LONDON (AP) — The English Football Association is facing a no-confidence vote in the House of Commons and the enforced overhaul of decision-making functions dominated by "elderly men." British legislators made the announcement after being told by former FA leaders that the governing body's failure to challenge the financial might of the Premier League contributes to the England team's "embarrassing failures."
In a letter to the parliamentary committee overseeing sport, five ex-FA executives called for the appointment of a football regulator to modernize their former employer and make it more representative of modern society. The committee's head said he is planning to introduce legislation to impose governance reforms on the FA.
The FA is coming under attack from former executives and legislators while trying to grapple with the biggest crisis in its 153-year history over past sexual abuse of youth team players. The FA's limited response when allegations first surfaced against coaches and clubs in the 1990s is subject of an internal review, while police forces across the country have opened investigations.
The England national team has also gone through a year of turmoil, with a loss to unfancied Iceland in the round of 16 at the European Championship leading to the departure of manager Roy Hodgson. Successor Sam Allardyce was then forced out after one game over unguarded comments to journalists posing as businessmen, and Gareth Southgate was hired in the continuing quest to produce the country's first trophy since the 1966 World Cup.
The lack of success on the international stage is in part a result of governance failings within the FA, according to Greg Dyke, David Bernstein and David Triesman, the past three FA chairmen, ex-general secretary Alex Horne and former executive director David Davies.
In their letter to legislators, the quintet expressed hope that the "woeful lack of English players or managers and the embarrassing failures of our national team for the past 50 years" is redressed by changes to decision-making bodies.
They complain that the Premier League holds too much sway over English football "due to their financial might and the way financial contributions are wielded at every turn to assert beneficial positions." The FA has little oversight of the world's richest soccer competition, which was the result of a 1992 breakaway from the Football League by leading clubs.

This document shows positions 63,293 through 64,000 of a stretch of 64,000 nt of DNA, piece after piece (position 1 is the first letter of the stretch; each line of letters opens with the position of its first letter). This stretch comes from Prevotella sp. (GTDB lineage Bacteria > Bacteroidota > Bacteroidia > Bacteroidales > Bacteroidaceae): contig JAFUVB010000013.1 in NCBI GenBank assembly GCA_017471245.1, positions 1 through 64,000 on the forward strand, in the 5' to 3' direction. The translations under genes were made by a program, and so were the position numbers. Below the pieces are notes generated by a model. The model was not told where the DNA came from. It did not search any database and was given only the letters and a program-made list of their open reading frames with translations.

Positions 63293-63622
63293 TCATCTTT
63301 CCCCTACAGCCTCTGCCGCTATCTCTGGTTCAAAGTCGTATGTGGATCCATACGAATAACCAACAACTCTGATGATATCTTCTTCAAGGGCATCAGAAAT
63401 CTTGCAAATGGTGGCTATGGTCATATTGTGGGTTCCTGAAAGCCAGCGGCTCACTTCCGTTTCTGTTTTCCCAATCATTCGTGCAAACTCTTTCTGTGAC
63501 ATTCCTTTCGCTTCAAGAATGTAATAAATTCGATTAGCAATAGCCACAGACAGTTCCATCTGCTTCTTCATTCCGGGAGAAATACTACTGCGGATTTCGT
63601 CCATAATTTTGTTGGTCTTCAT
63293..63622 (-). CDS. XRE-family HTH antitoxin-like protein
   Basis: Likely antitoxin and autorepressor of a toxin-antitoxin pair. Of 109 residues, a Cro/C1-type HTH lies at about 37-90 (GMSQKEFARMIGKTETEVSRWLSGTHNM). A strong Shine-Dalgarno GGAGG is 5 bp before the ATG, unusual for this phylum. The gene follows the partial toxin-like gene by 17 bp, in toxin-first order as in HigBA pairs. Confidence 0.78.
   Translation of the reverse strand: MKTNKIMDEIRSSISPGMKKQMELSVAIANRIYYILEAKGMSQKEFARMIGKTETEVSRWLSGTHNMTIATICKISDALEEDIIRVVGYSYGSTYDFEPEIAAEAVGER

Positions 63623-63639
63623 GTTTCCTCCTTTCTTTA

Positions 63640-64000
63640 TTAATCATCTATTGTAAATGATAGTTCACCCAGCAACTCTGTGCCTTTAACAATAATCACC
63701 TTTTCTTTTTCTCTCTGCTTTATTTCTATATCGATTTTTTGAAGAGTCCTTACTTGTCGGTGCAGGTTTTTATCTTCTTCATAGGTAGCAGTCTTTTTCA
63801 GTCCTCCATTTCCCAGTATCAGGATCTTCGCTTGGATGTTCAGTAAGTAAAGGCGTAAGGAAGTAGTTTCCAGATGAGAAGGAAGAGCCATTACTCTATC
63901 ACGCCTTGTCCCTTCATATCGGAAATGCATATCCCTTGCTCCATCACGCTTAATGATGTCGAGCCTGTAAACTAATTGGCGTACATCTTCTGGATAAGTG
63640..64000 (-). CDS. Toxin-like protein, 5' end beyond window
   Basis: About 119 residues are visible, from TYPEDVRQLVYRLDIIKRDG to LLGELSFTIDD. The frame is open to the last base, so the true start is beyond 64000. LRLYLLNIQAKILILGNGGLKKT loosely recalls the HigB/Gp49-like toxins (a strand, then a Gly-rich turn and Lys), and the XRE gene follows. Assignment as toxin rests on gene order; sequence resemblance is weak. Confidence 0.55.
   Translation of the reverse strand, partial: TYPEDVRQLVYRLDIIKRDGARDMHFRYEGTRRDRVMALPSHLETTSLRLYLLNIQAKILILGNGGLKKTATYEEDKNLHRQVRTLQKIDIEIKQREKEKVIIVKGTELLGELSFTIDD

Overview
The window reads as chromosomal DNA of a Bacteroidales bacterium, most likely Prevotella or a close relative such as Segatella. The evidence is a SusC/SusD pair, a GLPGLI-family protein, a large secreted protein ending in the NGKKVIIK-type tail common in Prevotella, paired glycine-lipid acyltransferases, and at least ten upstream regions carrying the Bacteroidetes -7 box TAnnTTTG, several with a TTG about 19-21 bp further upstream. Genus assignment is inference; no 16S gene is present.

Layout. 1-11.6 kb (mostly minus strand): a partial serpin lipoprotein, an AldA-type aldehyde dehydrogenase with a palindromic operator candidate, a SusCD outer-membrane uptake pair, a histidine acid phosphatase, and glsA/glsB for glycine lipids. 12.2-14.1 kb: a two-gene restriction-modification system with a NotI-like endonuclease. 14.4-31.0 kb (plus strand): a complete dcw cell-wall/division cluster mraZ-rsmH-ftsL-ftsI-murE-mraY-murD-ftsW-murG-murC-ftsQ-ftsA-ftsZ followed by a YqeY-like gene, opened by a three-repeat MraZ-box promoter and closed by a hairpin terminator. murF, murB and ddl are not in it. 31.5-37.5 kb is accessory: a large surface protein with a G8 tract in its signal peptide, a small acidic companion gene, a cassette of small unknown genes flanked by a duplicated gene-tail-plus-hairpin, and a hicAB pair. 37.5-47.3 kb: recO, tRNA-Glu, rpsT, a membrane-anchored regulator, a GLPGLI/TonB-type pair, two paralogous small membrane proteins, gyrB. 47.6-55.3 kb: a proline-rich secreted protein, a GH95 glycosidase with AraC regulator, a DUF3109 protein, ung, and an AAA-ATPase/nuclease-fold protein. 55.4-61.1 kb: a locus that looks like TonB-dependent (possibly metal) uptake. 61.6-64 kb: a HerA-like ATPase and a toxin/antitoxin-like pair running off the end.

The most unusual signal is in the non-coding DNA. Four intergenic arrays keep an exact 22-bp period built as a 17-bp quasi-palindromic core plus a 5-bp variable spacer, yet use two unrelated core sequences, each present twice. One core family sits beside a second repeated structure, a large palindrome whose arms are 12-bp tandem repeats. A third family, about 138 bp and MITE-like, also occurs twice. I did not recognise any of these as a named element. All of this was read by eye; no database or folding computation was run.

"It is little wonder that English football is out of balance," wrote Dyke, Bernstein, Triesman, Horne and Davies. "The FA has neither the modernity of approach nor independence required to counter the EPL juggernaut, or to modernize its own governance."
They highlight how those in senior positions in FA structures are by "a significant majority, white, elderly men" and "collectively unrepresentative of English society and English football in 2016."
Those concerns are shared by Damian Collins, chairman of the culture, media and sport committee, who said he wants the FA Council to have a more inclusive membership and term limits of 10 years.
"There is currently no effective governing body for football in England that is capable of responding to the challenges that face the modern game," Collins said, outlining plans for a parliamentary vote expressing "no confidence" in the FA.
"The committee is working with the parliamentary authorities to prepare a draft bill to deliver the necessary reform to the structure of the FA."
Such a move could flout FIFA's rules banning "any form of political interference" in federations.
The FA insisted that it was "currently working on governance reforms." In a sign of the tensions within the English game, the Premier League said the FA had "failed to deliver" reforms and trumpeted its own investment in facilities.